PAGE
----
Jun. 3rd, 1964
Taunton, Somerset, England, UK
James Purefoy's Main TV Roles
Main Movie Roles
Guest TV Roles[none found]
James Purefoy was born and brought up in Somerset. After leaving school at the age of sixteen he took a succession of different jobs, including working on a pig farm and as a porter at Yeovil District Hospital, before travelling and working extensively throughout Europe. At eighteen James returned to college to take his A-Levels, one of which was Drama. It was there that he realised that this was something he felt inspired by and so applied for and was accepted onto the acting course at the Central School of Speech and Drama. Whilst playing the title role in Henry V in the first term of his final year at Central he was seen by a casting director from the RSC and invited to join the company immediately in Stratford. Although initially asked only to play Ferdinand in Nick Hytner's production of The Tempest he left the RSC two years later having performed in eight productions and been directed by the likes of Adrian Noble, Roger Michell and Gene Saks playing, amongst other, Edgar in King Lear and Malcolm in Macbeth. Over the next six years he divided his time between theatre and television. In the theatre he worked with Katie Mitchell on Women of Troy at the Gate; Matthew Warchus, Ken Stott and Jude Law on Death of a Salesman at the West Yorkshire Playhouse; Iain Glen on Hamlet at Bristol Old Vic; Bill Alexander in a critically acclaimed season at Birmingham Rep playing leading parts in The Servant, The Way of the World and Macbeth and with Simon Callow, Joseph Fiennes Rupert Graves, and Helen McCrory, on Les Enfants du Paradis, again for the RSC. As well as appearing in the BBC's landmark period drama, _"Tenant of Wildfell Hall, The" (1996) (mini)_ he has always chosen to do a wide variety of parts on television, to avoid being typecast. From the psychopathic rapist in BBC1's Calling the Shots (1993) (TV) with Lynn Redgrave to the fraudster Darius Guppy in LWT's The Prince; from the urbane observer Nick Jenkins in Channel 4's "A Dance to the Music of Time" (1997) to the sad stalker in Granada's series "Metropolis" (2000), James has always managed to confound people's expectations of him. Over the last few years he has been busy making feature films, on average at the rate of three a year. Early credits include Jedd in Feast of July (1995) for Merchant Ivory, and as the bisexual Irish baker, Brendan in Rose Troche's Bedrooms and Hallways (1998). From the alcoholic roustabout Tom in Mansfield Park (1999) to the wannabee 'Bond' actor Carl Phipps in Maybe Baby (2000); the gambling, womanising Daniel in Women Talking Dirty (1999) with Helena Bonham Carter to the noble, enigmatic Prince Edward in Brian Helgeland's A Knight's Tale (2001). He has continued to surprise those who seek to pidgeon-hole him in his film career - always choosing to play parts that juxtapose strongly with the one he has just completed. Last year he returned to the theatre to play the rake Ned Loveless in Trevor Nunn's acclaimed production of 'The Relapse' at the National Theatre in London, before embarking on the biggest challenge he has yet faced - playing George in the big budget _George and the Dragon (2003)_, with, among others, Michael Clarke Duncan, Val Kilmer, Piper Perabo and Patrick Swayze. This movie will be released in the summer of 2003. He lives alone in London.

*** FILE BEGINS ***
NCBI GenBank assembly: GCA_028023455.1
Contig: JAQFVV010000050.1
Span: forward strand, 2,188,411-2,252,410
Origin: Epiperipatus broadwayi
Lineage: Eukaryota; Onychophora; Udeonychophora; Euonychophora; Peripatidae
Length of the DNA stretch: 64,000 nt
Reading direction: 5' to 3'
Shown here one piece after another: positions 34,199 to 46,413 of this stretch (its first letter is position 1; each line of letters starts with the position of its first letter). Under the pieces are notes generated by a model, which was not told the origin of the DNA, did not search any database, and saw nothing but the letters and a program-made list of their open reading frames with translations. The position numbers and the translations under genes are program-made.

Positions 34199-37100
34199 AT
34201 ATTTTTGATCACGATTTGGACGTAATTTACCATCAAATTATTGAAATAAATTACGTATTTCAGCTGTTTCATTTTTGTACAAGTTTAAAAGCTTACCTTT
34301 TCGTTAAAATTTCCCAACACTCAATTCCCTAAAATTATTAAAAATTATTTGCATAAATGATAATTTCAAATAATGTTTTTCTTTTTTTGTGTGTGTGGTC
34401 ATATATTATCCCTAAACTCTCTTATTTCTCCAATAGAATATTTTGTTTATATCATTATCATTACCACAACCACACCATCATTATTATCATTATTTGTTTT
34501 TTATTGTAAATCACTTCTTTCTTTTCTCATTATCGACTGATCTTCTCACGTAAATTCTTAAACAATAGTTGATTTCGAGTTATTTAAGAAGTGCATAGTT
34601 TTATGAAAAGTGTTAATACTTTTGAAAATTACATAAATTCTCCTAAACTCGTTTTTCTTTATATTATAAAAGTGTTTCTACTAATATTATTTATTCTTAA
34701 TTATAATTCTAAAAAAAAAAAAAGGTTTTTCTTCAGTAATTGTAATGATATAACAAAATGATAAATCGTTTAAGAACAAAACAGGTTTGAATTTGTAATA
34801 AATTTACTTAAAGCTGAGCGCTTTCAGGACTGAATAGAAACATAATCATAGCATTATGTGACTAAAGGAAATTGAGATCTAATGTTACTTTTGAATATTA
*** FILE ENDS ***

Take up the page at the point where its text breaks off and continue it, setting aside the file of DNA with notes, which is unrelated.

- In 1997, Purefoy was voted "hunk of the year" by a British television magazine.
- James' co-star in 'Rome', Kevin McKidd, also played his love interest in 'Bedrooms and Hallways'.
- Screen tested for the Bond role in _GoldenEye (1995)_ (qv).
- He was cast as the leading man in _V for Vendetta (2005)_ (qv) but departed halfway in having had creative differences with the makers of the film.
- At boarding school, he once serenaded the girls at a nearby school with thirteen stanzas of "Greensleeves."
- At his London home, Purefoy personally constructed a tree house for his young son.
- He has a son named Joseph born in 1997 with ex-wife 'Holly Aird' (qv).
- The name, Purefoy, is originally Norman French and literally means "good faith" or "my word or bond is in good faith." Some Purefoys went to England during the Norman Conquest and others emigrated to England as French Huguenot expatriates in the fifteenth century.